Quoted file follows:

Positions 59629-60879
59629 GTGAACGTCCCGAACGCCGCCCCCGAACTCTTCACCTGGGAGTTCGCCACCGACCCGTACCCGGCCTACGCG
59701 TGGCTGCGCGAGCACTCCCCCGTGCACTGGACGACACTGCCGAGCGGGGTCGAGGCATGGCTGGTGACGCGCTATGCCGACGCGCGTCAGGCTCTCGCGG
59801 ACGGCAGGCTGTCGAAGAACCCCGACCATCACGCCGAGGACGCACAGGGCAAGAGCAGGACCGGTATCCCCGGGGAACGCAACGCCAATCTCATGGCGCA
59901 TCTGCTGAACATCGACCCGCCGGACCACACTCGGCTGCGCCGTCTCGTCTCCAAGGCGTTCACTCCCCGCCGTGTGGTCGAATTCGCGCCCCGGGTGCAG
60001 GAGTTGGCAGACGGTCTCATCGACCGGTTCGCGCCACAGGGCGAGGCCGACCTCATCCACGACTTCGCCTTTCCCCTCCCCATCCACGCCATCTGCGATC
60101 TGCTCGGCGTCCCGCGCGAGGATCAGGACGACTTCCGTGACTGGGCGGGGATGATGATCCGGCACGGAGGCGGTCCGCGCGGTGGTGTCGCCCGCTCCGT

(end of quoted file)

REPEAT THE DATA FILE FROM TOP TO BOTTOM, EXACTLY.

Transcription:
Positions 59629-60879
59629 GTGAACGTCCCGAACGCCGCCCCCGAACTCTTCACCTGGGAGTTCGCCACCGACCCGTACCCGGCCTACGCG
59701 TGGCTGCGCGAGCACTCCCCCGTGCACTGGACGACACTGCCGAGCGGGGTCGAGGCATGGCTGGTGACGCGCTATGCCGACGCGCGTCAGGCTCTCGCGG
59801 ACGGCAGGCTGTCGAAGAACCCCGACCATCACGCCGAGGACGCACAGGGCAAGAGCAGGACCGGTATCCCCGGGGAACGCAACGCCAATCTCATGGCGCA
59901 TCTGCTGAACATCGACCCGCCGGACCACACTCGGCTGCGCCGTCTCGTCTCCAAGGCGTTCACTCCCCGCCGTGTGGTCGAATTCGCGCCCCGGGTGCAG
60001 GAGTTGGCAGACGGTCTCATCGACCGGTTCGCGCCACAGGGCGAGGCCGACCTCATCCACGACTTCGCCTTTCCCCTCCCCATCCACGCCATCTGCGATC
60101 TGCTCGGCGTCCCGCGCGAGGATCAGGACGACTTCCGTGACTGGGCGGGGATGATGATCCGGCACGGAGGCGGTCCGCGCGGTGGTGTCGCCCGCTCCGT